Bless the LORD, O my soul, and all that is within me, bless his holy name.”- Psalm 103:1
Judah Smith concludes Chapter 1 of How’s Your Soul? by noting it’s notoriously hard to define the term soul. Since we cannot see our souls, we find it difficult to describe them, much less proactively care for them.
Statements like “I really need a vacation” or “When I go hiking I feel alive” truly reflect the state of our souls. Therefore, these statements express not only sour external physical conditions, but also internal realities.
Citing Genesis 2:7, Pastor Smith emphasizes the origin of our souls speaks to how our souls were meant to function. Specifically, The Lutheran Study Bible states that “God shaped man in His own image and breathed into him the breath of His own life.”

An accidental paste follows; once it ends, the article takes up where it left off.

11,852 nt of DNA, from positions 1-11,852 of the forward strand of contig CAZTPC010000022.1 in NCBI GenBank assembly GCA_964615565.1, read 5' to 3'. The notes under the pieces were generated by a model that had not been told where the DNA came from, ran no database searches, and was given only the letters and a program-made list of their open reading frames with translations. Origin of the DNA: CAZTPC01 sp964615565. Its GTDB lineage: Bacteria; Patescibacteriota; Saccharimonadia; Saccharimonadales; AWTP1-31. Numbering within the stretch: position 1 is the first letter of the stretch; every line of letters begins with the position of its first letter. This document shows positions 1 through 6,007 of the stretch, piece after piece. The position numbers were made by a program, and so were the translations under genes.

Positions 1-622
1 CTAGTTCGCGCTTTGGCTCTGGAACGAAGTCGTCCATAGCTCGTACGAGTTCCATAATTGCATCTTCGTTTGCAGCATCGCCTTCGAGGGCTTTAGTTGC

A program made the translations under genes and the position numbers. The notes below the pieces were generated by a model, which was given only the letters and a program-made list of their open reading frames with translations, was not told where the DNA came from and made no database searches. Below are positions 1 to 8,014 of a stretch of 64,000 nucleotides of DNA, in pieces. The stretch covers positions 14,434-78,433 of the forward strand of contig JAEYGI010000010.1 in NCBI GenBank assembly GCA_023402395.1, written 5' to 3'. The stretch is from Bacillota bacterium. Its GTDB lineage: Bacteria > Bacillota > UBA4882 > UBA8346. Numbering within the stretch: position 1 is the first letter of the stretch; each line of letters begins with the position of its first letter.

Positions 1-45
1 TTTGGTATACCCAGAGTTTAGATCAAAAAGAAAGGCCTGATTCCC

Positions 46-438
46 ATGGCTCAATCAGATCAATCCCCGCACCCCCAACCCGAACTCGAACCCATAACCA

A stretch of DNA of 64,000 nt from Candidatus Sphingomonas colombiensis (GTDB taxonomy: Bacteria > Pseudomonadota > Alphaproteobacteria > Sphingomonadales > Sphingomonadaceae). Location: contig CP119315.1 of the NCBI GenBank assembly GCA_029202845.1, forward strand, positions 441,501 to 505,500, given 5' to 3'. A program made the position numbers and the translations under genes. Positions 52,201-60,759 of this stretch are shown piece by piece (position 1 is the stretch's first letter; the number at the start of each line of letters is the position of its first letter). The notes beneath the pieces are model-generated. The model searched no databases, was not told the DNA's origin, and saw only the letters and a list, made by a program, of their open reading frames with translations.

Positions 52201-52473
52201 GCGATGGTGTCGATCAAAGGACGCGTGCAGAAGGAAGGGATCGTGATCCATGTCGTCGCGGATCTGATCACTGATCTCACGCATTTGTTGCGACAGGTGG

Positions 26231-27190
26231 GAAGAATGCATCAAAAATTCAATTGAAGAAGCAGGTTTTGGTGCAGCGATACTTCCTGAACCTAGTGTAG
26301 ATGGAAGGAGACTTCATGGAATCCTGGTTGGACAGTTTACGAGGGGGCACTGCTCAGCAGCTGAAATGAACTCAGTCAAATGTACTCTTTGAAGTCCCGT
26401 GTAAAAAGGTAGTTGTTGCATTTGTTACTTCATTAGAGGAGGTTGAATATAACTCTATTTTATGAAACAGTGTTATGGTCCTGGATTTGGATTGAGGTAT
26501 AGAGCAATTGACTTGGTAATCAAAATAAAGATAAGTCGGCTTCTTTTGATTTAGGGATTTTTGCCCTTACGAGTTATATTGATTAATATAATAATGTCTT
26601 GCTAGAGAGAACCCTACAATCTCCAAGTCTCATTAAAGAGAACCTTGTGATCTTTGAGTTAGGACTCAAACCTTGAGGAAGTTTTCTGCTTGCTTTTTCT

Furthermore, Judah comments on the incredible significance of Genesis 2:7. He states:
“Whenever we breathe, speak, or sing, we do so because God’s life has given life to our souls. . . . Our souls came from, depend on, and long for God. He gave us life, so his presence is essential to our ongoing health. . . . Our souls long for God on a fundamental, foundational level because his life-breath created us and sustains us.”
However, many people function as emotional and internal nomads- restless and unsettled. Yet, we’re instinctively, intuitively, and subconsciously driven to return to our place of origin: God.
Therefore, a healthy soul frequently and wholeheartedly comes back to God. That’s when you’re most human and alive- and home.
Today’s question: How does all that is within you long for God? Please share.
Tomorrow’s blog: the latest addition to Crown’s Annotated Bibliography- The Broken Way by Ann Voskamp